The Developer Manifesto
Intending to outline a set of commonly-held principles and beliefs for guiding the course of game development, the intended result of which is the creation of a 'good game'.
Where 'game' is defined IN THIS CASE as a piece of interactive digital media, which has rules and objectives, whether explicit or implied, and which seeks to express an idea, theme, or narrative. This definition would include Mario, Shadow of the Colossus, and the single-player campaign of Halo 3. It would exclude Pong, Second Life, and the multiplayer version of Halo 3.
(It would stammer and throw its hands up in defeat when presented with Minecraft.)
Where 'rules' refers to mechanisms which limit and direct player actions.
Where 'objectives' refers to a point or purpose the player's actions seek to effect upon the game world, or which the game world seeks to effect upon the player, whether explicitly stated or implied through the assertion of rules.
Where 'good' is defined as achieving optimal expression, through perfect unification of all gameplay, story, and artistic elements.
Where 'gameplay' is defined as the mechanistic regulation of the player's input, actions, and interaction with and within the game world.
Where 'story' is defined as the narrative arc of a piece of digital interactive fiction and/or the emotional arc which is imposed upon the player.
Where 'art' is defined as encompassing all visual and aural elements which create the atmosphere and aesthetic of a piece of digital interactive media.
"The Developer Manifesto"
1 All story elements should also be gameplay elements.
Everything which transpires in a game's narrative should involve and enhance player interaction.
No piece of story which cannot be conveyed in the form of engaging gameplay should be allowed to exist.
2 All gameplay elements should also be story elements.
All actions which the player takes or is capable of taking should be accounted for, justified, or reinforced by a game's narrative.
No action or consequence which does not support or cannot be justified by a game's narrative should be allowed to exist.
3 All story elements should also be art elements.
Everything which transpires in a game's narrative should be reinforced by appropriate visual or aural elements.
No piece of story which cannot be conveyed in appropriate and optimal aesthetic form should be allowed to exist.
4 All art elements should also be story elements.
The overall aesthetic style and atmosphere of a game should reinforce narrative elements.
No artistic element which impairs the expression of narrative or theme should be allowed to exist.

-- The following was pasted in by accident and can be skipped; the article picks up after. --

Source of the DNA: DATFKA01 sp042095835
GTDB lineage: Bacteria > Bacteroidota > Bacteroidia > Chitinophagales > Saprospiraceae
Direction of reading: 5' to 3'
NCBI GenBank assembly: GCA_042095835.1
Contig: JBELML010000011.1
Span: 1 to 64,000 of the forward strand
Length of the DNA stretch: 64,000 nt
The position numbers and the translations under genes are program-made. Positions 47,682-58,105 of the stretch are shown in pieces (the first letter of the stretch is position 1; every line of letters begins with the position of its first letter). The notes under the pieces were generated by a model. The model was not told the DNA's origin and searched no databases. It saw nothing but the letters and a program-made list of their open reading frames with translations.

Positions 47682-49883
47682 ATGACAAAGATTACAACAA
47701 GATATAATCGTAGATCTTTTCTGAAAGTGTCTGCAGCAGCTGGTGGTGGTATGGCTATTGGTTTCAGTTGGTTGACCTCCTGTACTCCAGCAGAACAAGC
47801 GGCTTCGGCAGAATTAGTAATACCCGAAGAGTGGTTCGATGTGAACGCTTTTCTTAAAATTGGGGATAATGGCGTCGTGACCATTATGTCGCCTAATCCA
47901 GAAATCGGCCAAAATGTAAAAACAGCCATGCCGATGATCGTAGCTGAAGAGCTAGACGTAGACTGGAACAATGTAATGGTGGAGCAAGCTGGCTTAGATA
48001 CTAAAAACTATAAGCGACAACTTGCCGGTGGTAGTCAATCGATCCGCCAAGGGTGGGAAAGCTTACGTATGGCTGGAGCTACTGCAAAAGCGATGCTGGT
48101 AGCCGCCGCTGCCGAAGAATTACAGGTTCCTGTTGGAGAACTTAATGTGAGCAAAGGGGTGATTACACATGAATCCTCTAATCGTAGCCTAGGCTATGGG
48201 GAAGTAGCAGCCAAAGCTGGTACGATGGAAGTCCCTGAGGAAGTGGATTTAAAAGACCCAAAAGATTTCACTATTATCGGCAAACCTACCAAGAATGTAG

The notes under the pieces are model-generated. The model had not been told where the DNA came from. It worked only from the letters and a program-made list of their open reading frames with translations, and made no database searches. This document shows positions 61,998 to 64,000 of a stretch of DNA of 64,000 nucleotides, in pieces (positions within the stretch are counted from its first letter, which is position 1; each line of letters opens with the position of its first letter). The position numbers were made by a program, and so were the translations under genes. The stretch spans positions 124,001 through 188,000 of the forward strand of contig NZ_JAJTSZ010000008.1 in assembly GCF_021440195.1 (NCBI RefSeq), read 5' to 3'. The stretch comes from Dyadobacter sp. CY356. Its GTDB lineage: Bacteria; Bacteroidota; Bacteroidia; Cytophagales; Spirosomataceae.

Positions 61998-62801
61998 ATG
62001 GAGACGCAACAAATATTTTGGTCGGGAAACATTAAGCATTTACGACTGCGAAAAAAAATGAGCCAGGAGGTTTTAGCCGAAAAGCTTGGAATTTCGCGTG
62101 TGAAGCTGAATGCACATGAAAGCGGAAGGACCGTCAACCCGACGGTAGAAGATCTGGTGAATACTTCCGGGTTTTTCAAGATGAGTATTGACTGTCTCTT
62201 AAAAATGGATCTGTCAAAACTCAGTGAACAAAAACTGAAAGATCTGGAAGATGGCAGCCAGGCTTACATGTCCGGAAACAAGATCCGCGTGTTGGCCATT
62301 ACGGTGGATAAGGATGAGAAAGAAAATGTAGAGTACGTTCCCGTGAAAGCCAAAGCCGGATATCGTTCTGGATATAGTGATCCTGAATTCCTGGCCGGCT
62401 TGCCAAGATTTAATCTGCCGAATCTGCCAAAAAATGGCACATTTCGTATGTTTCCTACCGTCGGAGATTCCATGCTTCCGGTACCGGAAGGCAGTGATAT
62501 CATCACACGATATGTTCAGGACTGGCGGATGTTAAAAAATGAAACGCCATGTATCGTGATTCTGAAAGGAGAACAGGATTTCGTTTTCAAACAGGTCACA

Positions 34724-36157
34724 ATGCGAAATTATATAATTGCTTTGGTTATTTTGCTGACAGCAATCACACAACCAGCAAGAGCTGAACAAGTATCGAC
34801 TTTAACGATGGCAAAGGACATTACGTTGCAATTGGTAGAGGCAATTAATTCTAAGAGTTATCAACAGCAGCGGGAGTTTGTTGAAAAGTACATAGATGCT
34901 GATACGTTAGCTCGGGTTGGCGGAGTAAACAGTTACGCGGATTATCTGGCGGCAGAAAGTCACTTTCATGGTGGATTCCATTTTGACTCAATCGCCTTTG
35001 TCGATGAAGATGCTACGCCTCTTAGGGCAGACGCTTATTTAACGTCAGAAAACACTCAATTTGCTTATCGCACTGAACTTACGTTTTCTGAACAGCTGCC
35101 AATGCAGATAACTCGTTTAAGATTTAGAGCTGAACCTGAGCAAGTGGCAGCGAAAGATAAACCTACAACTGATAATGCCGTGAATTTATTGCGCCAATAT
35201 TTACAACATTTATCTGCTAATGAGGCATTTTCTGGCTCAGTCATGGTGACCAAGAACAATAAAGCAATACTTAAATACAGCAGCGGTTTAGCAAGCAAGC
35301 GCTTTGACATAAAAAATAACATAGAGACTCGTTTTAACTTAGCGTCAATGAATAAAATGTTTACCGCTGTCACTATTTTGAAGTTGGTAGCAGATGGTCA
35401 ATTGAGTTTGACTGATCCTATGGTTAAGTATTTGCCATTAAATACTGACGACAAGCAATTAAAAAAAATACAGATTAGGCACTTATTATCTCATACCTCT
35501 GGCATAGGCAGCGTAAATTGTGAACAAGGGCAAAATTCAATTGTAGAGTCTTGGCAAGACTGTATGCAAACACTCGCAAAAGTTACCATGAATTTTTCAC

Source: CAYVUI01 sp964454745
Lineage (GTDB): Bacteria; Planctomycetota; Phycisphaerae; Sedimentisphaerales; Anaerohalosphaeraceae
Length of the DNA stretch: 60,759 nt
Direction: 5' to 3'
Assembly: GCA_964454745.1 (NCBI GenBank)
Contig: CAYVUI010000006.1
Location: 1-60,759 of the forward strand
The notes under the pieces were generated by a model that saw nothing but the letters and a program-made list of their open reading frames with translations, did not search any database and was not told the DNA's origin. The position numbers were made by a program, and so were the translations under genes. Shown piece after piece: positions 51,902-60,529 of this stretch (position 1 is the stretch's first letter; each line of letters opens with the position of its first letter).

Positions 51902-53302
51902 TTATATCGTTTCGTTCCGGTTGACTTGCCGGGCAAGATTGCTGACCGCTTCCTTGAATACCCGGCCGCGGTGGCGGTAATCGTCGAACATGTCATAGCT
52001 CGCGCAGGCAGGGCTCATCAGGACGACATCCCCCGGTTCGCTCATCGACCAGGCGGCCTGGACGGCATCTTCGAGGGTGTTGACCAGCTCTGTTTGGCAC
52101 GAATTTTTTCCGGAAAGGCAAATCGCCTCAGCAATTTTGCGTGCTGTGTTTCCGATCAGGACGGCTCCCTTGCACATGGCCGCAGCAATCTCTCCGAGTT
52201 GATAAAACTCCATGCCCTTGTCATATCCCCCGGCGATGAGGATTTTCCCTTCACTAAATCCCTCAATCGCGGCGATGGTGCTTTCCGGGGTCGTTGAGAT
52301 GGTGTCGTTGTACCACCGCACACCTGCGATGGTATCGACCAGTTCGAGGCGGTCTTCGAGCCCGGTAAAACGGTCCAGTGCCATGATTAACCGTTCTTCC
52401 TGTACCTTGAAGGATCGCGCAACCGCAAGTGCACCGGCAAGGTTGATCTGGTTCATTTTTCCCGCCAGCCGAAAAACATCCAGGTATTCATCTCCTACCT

5 All art elements should also be gameplay elements.
Everything in the player's immediate environment should involve and enhance player interaction.
Nothing which does not directly or indirectly affect the player, or which cannot be affected by the player, should be allowed to exist within the game world.
6 All gameplay elements should also be art elements.
All actions which the player takes should be reinforced by appropriate visual or aural elements.
No action which cannot be supported by artistic elements should be allowed to exist.
7 Player input mechanisms should be intuitive and accessible without prior knowledge, skillsets, or external media.
8 Everything which transpires in the game world should affect the player, occur as a result of the player's actions, or both.
9 Every potential player action should create a corresponding consequence.
10 All gameplay, narrative, and artistic elements should be as interactive or player-engaging as possible.
These guidelines are intended to highlight positive aspects of game design which all games should, ideally, strive towards. Failure to meet these guidelines does not result in a 'bad game', and I am not implying [your favorite game] is a bad game because it does not meet one or most of these guidelines.
To put it another way, no one is saying Shadow of the Colossus is instantly a bad game because it is relatively inaccessible to newcomers -- only that it would be a better game if it were more accessible.
I do believe, however, that the 'better' and more 'important' a game is historically considered to be, the more of these guidelines it probably meets -- or the stronger and more uniquely it meets specific points. Likewise, I believe that games generally considered to be 'bad' can be autopsied and found as failing to meet most of these guidelines, or violating specific points particularly hard.
This is a living document.
(PLAYER 1 HAS SPOKEN >:O !!!)